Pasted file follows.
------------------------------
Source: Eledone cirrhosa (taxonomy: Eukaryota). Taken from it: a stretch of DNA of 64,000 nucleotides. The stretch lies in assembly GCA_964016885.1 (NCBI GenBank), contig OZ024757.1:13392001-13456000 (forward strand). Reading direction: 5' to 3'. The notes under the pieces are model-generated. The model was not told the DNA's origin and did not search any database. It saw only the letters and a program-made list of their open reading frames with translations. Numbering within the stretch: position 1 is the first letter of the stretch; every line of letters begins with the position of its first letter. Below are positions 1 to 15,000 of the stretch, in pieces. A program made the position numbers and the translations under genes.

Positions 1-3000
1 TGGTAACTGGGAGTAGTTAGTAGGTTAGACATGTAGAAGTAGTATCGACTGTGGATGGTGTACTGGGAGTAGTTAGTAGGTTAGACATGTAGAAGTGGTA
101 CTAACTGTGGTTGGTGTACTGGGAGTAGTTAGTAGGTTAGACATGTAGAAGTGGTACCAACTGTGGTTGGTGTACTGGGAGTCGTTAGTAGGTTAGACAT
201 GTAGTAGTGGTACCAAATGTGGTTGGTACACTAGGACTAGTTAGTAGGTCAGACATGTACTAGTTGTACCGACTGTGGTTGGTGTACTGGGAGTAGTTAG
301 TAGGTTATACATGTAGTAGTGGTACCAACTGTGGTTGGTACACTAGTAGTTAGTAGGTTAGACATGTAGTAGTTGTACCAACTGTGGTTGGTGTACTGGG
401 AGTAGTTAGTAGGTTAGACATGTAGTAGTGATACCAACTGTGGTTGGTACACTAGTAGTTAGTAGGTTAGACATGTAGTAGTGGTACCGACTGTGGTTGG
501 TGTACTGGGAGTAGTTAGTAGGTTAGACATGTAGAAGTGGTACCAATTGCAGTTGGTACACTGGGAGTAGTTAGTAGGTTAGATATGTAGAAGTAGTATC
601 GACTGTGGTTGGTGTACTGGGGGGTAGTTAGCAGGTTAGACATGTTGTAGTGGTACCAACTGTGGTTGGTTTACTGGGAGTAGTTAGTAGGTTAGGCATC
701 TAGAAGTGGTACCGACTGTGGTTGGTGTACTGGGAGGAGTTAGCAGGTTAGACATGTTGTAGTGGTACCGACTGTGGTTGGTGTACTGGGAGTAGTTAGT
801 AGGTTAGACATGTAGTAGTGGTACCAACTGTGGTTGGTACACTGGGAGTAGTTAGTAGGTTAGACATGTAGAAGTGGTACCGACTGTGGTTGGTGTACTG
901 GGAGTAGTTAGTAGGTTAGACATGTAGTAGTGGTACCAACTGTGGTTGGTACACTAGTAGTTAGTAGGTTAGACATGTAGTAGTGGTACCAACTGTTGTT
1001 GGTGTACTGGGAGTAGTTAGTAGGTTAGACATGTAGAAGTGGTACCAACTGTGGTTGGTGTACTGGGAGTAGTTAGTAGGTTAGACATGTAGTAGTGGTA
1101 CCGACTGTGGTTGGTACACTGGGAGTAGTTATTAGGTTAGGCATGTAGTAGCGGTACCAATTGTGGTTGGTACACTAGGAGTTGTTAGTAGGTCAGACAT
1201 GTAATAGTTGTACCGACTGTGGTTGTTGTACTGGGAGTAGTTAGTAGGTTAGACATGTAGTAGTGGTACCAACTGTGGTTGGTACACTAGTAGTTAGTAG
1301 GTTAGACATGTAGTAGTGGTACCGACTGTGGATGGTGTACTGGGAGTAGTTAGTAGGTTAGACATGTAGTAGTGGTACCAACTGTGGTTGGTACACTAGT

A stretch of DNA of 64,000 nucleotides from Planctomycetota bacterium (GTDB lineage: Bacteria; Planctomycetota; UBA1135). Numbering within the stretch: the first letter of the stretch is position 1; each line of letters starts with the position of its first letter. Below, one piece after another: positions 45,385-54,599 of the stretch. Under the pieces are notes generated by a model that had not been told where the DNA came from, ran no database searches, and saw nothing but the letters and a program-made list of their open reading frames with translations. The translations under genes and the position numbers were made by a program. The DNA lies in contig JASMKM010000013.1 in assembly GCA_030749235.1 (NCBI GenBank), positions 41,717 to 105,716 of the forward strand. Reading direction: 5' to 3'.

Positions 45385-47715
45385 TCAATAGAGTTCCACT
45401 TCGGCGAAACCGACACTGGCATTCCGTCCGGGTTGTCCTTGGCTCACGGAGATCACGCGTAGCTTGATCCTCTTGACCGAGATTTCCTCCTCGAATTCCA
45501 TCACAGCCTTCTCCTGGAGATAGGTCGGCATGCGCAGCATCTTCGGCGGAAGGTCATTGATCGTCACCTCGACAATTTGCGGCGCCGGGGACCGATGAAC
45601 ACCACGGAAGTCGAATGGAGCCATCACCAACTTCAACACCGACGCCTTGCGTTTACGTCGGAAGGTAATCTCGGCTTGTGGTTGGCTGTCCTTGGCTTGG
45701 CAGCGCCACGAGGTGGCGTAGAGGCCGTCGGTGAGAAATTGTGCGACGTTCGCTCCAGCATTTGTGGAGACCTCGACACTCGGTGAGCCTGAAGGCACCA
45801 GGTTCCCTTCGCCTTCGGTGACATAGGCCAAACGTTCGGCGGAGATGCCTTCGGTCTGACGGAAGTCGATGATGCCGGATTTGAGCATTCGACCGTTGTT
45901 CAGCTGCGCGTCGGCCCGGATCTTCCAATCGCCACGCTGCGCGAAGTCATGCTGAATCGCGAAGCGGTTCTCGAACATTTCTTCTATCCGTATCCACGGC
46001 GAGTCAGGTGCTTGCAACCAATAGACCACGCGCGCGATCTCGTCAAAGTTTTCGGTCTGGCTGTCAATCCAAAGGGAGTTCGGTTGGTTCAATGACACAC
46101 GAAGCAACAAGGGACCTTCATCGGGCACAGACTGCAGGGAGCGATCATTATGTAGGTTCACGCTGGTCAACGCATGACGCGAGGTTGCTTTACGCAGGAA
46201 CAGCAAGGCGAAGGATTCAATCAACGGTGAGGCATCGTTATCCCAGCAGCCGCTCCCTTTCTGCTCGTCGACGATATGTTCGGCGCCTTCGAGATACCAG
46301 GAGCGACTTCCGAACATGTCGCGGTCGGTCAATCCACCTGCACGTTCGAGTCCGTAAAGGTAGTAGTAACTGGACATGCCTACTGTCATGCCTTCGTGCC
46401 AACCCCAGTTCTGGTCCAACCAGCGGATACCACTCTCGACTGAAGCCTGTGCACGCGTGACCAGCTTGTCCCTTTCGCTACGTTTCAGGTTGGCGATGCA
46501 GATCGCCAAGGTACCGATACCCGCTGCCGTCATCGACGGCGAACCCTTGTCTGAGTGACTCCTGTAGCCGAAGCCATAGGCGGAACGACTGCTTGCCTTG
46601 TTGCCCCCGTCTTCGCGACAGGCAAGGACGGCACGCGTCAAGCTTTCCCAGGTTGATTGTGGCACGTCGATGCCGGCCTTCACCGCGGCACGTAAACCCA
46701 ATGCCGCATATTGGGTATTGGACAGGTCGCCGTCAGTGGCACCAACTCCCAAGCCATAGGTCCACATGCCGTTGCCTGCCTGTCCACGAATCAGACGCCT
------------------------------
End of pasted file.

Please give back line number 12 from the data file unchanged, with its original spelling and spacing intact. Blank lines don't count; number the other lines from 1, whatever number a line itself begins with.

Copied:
901 GGAGTAGTTAGTAGGTTAGACATGTAGTAGTGGTACCAACTGTGGTTGGTACACTAGTAGTTAGTAGGTTAGACATGTAGTAGTGGTACCAACTGTTGTT